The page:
By far the greatest need right now is to have volunteers dispatched into the community to help residents clean up their homes.  The list of houses continues to grow, with new names coming in daily from City Hall.  This morning at 9:30, folks will gather at St. Paul’s UMC and divide into teams to serve throughout the community.  We have a major demolition at one house, along with fairly urgent basement cleanup at five other houses.  You can stay as long as you are able, and folks of any strength or ability are useful.  Every hand, and every minute, makes a big difference.  Additional organized volunteer days are this Friday and Saturday at 9:30am. 

2)  GIVE
The Cherokee County Ministerial Association will be expanding its benevolence fund to receive donations and provide financial assistance to victims of the flood.  All of your contributions will stay here in town to help those in need.  We will receive a special offering this Sunday, and you can make your checks payable to St. Paul’s, designated for flood relief.  If you are aware of anyone that is in need of financial assistance to replace lost items, have them call Pastor Ethan Sayler at the Memorial Presbyterian Church.

Consider replenishing the supple of cleaning buckets that have been picked up at the fire station over the last week.  It is very simple to assemble the standardized contents of these buckets by following the guidelines on the UMCOR website (umcor.org).  Completed buckets can be brought to the fire station for distribution.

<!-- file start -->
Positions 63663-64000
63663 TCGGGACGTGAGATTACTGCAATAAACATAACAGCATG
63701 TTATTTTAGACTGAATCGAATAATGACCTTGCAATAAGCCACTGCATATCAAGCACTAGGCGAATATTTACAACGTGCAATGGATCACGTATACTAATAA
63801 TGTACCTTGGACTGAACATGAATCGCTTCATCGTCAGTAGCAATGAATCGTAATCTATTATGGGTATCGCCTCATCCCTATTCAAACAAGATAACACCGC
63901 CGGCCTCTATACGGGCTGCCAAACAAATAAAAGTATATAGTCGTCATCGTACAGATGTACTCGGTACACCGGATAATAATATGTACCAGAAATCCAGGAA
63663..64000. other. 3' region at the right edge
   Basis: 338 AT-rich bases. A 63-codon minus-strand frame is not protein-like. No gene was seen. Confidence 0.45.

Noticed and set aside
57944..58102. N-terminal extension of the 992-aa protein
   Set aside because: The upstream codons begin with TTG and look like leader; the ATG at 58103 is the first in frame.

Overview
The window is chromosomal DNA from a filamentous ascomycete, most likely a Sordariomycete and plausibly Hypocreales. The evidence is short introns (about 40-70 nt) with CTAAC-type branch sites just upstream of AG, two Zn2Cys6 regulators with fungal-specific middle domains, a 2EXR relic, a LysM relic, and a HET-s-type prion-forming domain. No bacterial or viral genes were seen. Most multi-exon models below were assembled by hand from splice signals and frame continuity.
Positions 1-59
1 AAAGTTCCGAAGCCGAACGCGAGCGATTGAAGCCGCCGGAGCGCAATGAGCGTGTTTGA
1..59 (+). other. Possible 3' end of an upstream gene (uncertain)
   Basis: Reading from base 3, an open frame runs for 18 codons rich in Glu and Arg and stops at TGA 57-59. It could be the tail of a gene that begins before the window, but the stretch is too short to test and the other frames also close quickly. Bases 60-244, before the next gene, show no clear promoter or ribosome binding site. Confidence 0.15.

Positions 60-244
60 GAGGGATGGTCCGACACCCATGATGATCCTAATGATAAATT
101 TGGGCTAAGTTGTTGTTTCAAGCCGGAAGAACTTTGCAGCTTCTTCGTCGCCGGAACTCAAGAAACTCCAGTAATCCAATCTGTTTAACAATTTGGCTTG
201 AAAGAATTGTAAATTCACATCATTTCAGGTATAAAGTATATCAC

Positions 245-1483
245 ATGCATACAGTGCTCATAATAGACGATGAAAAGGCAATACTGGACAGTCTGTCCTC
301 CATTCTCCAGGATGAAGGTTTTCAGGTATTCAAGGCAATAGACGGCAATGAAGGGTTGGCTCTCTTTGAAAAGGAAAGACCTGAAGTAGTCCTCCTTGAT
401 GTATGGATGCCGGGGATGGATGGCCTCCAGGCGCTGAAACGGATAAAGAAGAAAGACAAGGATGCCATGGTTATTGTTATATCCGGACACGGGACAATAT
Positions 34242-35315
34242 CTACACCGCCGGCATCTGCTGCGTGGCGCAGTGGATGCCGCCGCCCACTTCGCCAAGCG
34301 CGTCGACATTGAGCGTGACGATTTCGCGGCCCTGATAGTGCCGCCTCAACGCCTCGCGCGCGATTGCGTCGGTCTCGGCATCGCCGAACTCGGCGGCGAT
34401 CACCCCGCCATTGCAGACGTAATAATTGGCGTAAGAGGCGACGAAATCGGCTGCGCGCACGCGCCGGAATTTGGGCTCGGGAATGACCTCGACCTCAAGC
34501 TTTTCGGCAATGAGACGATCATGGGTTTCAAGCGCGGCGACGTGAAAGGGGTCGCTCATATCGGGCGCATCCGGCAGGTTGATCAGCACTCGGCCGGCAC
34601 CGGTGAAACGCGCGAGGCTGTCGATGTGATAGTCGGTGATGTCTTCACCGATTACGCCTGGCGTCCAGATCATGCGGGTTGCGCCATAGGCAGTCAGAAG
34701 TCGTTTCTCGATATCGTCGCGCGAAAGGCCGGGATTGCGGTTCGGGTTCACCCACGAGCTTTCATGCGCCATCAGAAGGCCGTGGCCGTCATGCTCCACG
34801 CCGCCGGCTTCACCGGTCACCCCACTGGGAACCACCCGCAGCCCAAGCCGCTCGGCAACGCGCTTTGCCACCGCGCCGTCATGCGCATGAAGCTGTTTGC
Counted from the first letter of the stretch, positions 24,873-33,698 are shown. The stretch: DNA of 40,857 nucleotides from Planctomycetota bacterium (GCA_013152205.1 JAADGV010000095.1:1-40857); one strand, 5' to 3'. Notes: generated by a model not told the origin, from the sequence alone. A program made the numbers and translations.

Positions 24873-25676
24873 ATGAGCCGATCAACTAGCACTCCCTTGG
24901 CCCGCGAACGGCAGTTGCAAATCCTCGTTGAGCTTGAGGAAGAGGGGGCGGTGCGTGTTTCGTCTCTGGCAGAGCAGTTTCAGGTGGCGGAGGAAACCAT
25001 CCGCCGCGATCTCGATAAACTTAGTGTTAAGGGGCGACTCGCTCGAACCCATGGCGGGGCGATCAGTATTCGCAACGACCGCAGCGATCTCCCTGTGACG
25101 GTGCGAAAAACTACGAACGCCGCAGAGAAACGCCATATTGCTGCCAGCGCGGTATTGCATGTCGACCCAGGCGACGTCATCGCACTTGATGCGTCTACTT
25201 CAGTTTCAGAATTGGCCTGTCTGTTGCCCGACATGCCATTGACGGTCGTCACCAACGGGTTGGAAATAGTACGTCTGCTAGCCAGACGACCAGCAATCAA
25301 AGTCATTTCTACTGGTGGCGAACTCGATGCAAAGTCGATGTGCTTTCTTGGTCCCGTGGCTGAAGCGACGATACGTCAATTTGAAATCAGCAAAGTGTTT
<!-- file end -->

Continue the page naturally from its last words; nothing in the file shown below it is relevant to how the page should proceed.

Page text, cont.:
Finally, you can offer a prayer of gratitude for the amazing way that this local congregation, and the United Methodist connectional system, have been responding to the flood.  St. Paul’s has taken the lead in organizing volunteers from churches across the town, receiving from City Hall names of people to help.  From last Thursday to Saturday, over 50 volunteers contributed over 250 total hours of service, enabling us to cross many, many homes off our list.

The Iowa Conference has been a great support as well.  Catie Newman, the disaster response coordinator for our Northwest District, has been in regular contact with me and Ben Shuberg, the county disaster response director, and was instrumental in transporting 270 cleaning supply buckets to us last week.  Many of those buckets have been picked up and used by Cherokee residents, and remaining buckets will be stored here in town to be used in future disasters throughout Northwest Iowa.  Tom Carver, our District Superintendent, came on Saturday with his wife Linda to contribute a long day of volunteer service at one of our affected homes.  And just yesterday, Vickie Wiedermeyer, the disaster response coordinator for the Southwest District of the Conference, arrived to make personal visits to about eight homes, assessing their needs, and providing lunch items for volunteers serving later today. 

Yes, there is much to do, as we steadily help the most needy in this community return to normalcy.  And you can rest assured that, with your support and prayer, this St. Paul’s congregation and the United Methodist Church will join with these folks, every step of the way.

Grace and Peace,


The Rev. Magrey R. deVega
St. Paul's United Methodist Church
531 W. Main St.
Cherokee, IA  51012
Ph:  712-225-3955
Email:  mdevega@sp-umc.org